Why Blockchain Is Real And Bitcoin Is A Mirage

In less than a decade, bitcoin has gone from being an obscure curiosity to a household name. Its value has risen — with ups and downs — from almost nothing to $16,000 at the time of writing.

Bitcoin’s rise is spectacular. Its price is up almost thirtyfold in the past two years. Currently, the value of Bitcoin in circulation is more than US$170 billion, greater than the market capitalization of McDonald’s. This is remarkable because unlike McDonald’s, which has stores in almost every corner of the world, Bitcoin as a virtual currency is hardly even transacted in the real world.

Bitcoin is a mirage

The rise in Bitcoin’s value reflects speculation about its future value: This digital currency will have long-term value as long as it is accepted as a medium of exchange and a store of value.

The greater its acceptance, the more it will be worth. However, it is difficult for Bitcoin to be accepted as real money. Therefore, the high volatility of its value largely reflects changes in the perceived degree of acceptance.

By design, there are inherent weaknesses that prevent Bitcoin from becoming real money.


For it to be real money, Bitcoin must be a viable and stable store of value. It is a poor store of value because of its extreme volatility. Bitcoin’s price is characterized by wild swings, both up and down, with the potential to move more than 20% in a single day. This volatility is almost by construction because Bitcoin’s supply is relatively fixed but demand can change dramatically.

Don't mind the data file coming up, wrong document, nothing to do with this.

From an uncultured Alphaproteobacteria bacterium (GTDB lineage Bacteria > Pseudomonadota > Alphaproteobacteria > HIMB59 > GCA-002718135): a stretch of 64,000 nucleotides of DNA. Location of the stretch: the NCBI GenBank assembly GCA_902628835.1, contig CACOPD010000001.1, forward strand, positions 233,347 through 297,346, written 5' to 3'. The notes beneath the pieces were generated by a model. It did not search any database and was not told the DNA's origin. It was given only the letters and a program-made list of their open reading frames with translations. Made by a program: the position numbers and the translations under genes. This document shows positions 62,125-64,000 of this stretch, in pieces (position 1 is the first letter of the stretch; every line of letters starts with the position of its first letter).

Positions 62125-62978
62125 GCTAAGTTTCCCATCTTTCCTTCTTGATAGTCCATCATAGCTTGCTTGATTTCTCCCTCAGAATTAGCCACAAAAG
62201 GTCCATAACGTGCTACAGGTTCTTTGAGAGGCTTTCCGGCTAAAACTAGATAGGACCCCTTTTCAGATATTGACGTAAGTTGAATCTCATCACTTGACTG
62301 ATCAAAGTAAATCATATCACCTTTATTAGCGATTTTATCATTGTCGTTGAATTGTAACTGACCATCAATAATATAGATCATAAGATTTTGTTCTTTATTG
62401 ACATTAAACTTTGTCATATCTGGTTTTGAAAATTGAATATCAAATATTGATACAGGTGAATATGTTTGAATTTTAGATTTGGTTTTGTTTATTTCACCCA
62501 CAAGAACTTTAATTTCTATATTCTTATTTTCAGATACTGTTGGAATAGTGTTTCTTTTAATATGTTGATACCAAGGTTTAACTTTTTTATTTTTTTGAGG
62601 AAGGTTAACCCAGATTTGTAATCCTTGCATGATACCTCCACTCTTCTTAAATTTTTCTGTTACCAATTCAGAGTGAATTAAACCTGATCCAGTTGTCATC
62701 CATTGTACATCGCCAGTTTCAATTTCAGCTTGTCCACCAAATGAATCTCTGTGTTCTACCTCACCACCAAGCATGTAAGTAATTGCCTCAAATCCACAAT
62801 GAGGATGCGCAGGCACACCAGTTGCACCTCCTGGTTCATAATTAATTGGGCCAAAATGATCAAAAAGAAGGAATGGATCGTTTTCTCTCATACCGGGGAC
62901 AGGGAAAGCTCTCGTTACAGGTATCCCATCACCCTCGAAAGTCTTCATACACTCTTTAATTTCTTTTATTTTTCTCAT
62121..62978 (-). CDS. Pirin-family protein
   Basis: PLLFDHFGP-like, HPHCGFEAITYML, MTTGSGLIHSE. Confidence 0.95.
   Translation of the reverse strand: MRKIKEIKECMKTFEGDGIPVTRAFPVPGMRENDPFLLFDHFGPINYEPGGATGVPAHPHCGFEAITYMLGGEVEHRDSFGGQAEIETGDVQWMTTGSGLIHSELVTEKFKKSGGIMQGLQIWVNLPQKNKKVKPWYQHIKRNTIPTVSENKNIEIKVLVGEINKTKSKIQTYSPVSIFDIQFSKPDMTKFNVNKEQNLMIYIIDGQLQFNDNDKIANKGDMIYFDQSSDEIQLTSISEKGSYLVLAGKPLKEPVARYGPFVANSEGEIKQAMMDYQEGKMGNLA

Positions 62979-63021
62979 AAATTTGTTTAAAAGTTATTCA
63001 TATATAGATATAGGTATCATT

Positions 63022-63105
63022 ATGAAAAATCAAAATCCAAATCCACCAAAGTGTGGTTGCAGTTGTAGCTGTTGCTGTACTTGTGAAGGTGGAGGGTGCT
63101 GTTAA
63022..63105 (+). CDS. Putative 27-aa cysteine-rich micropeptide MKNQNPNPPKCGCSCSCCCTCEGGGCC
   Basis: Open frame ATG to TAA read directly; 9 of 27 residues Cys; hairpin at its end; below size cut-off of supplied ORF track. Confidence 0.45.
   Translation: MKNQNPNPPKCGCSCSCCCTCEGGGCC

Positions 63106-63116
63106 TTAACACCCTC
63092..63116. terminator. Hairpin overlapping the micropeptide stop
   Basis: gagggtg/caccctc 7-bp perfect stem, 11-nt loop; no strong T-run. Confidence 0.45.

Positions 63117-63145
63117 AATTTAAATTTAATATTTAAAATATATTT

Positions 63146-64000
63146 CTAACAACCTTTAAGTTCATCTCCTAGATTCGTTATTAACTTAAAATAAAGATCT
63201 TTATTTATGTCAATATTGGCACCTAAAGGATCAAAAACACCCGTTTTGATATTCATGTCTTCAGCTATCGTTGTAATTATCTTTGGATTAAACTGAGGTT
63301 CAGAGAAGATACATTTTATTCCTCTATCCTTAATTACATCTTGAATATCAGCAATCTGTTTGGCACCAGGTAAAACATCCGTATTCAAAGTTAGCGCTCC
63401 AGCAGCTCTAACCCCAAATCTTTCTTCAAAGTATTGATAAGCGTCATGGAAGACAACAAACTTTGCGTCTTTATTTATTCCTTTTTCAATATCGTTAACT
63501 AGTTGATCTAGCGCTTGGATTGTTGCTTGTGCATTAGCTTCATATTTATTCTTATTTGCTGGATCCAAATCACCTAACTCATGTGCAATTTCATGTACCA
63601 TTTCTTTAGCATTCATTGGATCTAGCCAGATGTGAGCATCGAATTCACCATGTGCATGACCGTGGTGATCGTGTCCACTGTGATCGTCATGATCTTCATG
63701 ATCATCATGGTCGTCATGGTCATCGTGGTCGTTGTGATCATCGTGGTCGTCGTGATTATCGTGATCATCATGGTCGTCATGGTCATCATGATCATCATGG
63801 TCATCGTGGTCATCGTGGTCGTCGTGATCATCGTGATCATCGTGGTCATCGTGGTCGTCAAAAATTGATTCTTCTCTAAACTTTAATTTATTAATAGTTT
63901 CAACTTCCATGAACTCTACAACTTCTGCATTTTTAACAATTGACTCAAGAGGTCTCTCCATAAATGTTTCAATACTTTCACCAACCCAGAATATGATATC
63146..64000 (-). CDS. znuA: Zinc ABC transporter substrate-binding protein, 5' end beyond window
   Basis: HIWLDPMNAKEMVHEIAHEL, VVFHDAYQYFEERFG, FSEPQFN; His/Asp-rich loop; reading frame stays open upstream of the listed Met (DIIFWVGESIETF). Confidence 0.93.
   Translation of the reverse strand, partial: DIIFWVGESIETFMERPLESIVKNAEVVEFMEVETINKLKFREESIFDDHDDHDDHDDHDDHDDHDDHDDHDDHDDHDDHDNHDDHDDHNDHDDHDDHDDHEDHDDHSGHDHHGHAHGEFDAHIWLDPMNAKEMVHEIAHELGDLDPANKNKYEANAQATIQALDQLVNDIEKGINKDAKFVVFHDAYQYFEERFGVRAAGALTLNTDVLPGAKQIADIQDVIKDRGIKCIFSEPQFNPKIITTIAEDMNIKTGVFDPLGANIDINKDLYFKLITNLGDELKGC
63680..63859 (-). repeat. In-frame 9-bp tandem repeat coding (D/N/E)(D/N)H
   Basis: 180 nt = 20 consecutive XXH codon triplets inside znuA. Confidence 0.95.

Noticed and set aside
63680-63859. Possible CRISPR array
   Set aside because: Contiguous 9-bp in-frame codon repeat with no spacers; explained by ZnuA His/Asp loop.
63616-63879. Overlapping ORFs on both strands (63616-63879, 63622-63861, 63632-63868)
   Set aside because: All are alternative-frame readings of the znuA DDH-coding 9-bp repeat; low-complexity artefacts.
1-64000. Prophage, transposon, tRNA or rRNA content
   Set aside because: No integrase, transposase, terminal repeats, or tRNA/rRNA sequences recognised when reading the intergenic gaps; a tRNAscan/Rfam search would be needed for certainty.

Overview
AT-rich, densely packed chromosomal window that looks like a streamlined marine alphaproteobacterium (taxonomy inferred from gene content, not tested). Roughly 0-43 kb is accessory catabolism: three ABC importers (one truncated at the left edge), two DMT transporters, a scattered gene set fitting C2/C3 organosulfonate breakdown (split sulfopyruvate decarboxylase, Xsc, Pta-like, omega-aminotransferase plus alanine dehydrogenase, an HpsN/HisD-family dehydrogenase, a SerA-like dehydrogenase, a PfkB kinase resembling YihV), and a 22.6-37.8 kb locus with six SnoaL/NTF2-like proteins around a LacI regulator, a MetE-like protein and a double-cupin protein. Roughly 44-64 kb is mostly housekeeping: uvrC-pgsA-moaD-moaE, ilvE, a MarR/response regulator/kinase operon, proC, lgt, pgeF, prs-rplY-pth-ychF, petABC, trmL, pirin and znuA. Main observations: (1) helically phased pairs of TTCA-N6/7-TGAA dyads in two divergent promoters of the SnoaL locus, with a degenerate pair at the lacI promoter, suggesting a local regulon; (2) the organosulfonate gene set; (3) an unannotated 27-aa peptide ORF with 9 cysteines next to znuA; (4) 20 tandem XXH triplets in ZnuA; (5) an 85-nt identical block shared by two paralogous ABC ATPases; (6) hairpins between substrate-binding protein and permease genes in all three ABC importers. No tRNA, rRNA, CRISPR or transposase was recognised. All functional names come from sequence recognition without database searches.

While the supply of individual cryptocurrencies may be limited, the supply of cryptocurrencies in aggregate is unlimited. They have low barriers to entry. Anyone can create a new cryptocurrency. For example, a digital cryptocurrency, Potcoin, was created to facilitate transactions within the cannabis industry.


Bitcoin’s utility as a medium of exchange is still very limited.  While there might be more usage of cryptocurrencies in the future, it is inconceivable for governments to allow the widespread adoption of them.  Governments will want to keep government-backed currencies as they do not want to give up their ability to control policy levers such as money supply and fiscal policy.  At the same time, banks and financial institutions are creating their own private cryptocurrencies to rival public cryptocurrencies like Bitcoin.

Blockchain holds promise

While Bitcoin’s future is still highly speculative, there is a need to differentiate between Bitcoin and Blockchain, the technology behind Bitcoin.

A blockchain is essentially a distributed database of records or public ledger of all transactions that have been executed and shared among participating parties. Each transaction in the public ledger is verified by consensus — a majority of the participants in the system.



Source: Forbes.com

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